The two strongest teams apart from SD Worx-Protime appear to be UAE Team ADQ and Lidl-Trek, but there are definitely some strong options for a lot of teams.

Since this race is pretty hard to get to, and not on the radar for a lot of top riders, it could also go to a new name or someone who has been chipping away. We could definitely see a breakthrough performance or two this weekend.

Wheel Talk Podcast

The big three (Loren Rowney, Gracie Elvin and I) (someone please come up with a different nickname, drop it in the comments) are back this week to talk about Strade Bianche. We had a lot to say and even disagreed about some things (shocker). We also previewed Drenthe a bit in the episode.

You can find the Wheel Talk Podcast on the Escape Collective feed or on its own feed everywhere podcasts are streamed.

Let’s discuss

Normalizing aggressive racing, and racing well, even when it doesn’t end in victory.

A lot of the time we as cycling fans default to a results sheet to determine who “had a good race” and who didn’t, but one of the best things about bike racing in 2024 is that most of the races are covered live on television, or streaming. When we’re lucky we get to see things that aren’t reflected on a results sheet. It’s easy to look at a result and say “Ah, I expected more from that person,” but you never know when looking at a list of who had bad luck, who made the race worth watching, and who was just left standing.

This came to mind again Saturday at Strade Bianche, where there was a lot of discussion about Elisa Longo Borghini’s tactics in choosing to work with eventual winner Lotte Kopecky. Ultimately, judging Elisa on the success or failure of those tactics misses their role in animating the race and making it the unforgettable spectacle it was. The same could be said for Kasia Niewiadoma’s role in Saturday’s race.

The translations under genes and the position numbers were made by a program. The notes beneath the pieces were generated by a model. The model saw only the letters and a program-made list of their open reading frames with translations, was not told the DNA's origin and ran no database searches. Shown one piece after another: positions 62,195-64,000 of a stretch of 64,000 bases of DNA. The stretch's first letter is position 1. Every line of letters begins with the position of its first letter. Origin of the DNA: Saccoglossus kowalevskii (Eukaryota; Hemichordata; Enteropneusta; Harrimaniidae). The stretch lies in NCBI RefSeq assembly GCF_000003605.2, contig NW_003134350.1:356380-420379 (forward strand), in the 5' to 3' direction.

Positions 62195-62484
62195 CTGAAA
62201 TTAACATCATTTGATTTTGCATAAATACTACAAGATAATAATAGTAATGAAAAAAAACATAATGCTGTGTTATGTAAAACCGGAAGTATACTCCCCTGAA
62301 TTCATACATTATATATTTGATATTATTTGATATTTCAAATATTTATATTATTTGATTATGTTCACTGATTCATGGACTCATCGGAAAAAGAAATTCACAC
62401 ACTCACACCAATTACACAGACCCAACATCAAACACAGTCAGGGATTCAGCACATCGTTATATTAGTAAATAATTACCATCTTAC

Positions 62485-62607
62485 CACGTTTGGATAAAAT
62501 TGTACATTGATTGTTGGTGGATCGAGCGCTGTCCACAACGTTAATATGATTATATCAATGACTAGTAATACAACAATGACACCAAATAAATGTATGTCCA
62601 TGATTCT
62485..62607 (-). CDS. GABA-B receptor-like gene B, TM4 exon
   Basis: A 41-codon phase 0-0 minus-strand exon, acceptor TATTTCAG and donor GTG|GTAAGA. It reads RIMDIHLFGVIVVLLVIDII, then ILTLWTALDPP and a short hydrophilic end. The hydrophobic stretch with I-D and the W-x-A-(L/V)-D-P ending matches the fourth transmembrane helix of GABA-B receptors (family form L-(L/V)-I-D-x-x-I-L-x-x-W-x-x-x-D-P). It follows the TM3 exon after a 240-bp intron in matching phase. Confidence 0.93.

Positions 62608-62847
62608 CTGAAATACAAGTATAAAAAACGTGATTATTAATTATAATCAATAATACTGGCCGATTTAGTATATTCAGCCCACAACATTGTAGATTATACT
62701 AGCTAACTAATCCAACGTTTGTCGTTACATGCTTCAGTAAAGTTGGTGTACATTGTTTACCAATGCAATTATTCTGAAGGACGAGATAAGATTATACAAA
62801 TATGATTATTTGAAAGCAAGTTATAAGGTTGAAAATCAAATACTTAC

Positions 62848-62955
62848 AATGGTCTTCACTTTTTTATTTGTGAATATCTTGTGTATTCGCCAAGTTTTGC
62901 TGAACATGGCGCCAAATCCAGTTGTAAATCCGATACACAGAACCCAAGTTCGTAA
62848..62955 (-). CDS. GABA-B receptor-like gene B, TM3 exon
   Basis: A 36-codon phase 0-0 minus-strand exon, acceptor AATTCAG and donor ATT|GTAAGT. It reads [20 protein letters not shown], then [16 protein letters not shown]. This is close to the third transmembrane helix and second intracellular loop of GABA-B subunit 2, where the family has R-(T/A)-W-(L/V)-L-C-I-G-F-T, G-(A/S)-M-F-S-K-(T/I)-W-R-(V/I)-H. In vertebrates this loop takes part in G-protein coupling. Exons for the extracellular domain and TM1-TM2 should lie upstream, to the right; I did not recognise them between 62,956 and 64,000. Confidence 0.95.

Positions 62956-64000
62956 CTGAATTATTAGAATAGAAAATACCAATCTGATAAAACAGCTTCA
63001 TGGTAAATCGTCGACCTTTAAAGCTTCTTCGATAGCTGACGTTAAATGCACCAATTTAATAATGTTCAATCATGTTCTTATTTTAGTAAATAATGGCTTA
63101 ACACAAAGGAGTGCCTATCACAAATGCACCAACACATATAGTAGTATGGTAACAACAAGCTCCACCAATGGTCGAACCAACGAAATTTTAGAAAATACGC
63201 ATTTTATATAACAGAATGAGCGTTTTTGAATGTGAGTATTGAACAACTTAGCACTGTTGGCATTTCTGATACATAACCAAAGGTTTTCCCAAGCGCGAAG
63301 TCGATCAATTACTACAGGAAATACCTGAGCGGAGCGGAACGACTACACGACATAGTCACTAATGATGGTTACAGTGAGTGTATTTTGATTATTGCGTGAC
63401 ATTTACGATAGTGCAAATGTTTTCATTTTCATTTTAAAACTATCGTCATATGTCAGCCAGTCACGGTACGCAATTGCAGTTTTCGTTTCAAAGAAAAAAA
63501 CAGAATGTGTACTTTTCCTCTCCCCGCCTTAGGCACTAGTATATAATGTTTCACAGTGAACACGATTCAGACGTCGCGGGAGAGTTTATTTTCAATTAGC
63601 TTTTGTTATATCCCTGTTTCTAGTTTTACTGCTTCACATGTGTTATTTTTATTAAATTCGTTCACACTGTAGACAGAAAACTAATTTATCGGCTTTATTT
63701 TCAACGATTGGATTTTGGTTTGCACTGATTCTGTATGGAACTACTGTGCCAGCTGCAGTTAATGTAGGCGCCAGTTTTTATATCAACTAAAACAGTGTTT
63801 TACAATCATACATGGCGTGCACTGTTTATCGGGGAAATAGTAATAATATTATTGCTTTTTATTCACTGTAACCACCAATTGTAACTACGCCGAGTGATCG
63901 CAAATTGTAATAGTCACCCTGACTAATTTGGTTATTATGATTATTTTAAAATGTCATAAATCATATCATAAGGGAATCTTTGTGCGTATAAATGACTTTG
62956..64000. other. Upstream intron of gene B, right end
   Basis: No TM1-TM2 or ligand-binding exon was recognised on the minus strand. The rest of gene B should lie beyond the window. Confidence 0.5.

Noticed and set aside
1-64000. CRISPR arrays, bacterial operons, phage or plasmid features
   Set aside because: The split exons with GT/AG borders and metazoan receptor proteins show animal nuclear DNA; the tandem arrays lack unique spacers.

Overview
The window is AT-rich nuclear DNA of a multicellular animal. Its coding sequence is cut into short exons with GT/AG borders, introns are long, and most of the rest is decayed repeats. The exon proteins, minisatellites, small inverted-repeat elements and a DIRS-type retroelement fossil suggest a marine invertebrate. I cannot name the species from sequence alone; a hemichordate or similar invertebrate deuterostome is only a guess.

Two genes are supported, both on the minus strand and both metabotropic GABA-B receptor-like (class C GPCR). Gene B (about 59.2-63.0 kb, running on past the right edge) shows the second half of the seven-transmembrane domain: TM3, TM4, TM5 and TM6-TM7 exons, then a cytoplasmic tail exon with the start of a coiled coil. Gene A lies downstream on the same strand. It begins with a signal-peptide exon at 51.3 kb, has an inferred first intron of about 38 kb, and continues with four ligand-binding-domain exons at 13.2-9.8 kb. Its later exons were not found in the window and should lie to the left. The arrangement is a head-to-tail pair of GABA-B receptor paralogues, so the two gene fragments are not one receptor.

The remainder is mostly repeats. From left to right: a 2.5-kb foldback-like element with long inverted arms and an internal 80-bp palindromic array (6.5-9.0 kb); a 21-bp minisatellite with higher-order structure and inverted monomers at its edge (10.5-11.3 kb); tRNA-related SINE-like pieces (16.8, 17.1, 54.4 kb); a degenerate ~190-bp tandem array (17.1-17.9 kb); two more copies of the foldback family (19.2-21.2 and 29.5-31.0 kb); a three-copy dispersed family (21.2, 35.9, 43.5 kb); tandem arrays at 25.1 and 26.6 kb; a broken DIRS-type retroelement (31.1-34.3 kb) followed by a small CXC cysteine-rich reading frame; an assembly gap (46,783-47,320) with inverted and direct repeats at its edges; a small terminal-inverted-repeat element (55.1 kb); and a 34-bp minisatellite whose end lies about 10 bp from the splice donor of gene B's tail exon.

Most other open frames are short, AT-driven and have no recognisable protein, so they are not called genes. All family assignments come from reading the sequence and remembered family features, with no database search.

Niewiadoma’s ride on the Col du Tourmalet stage of the Tour de France Femmes avec Zwift last year is a similar story. Imagine looking at the 2 next to her name on that stage without knowing the effort she put in to get there. In that case, without even seeing the coverage, it would be an impressive result, but if you’ve also seen what she did on that day it’s something spectacular, far more than just a 2 on a results page.

Look at the Rio de Janeiro Olympic road race. Two of the most impressive performances on the day were from Annemiek van Vleuten and Mara Abbott. Van Vleuten didn’t even finish, due to a crash, and Abbott was fourth, but what most people remember is that Anna van der Breggen won. But Van Vleuten’s crash happened as she was forcing the pace on what would become the winning move, while Abbott’s fourth-place finish came after a valiant late attack was caught almost within sight of the finish line. In neither case did the results sheet really illustrate what happened on the road?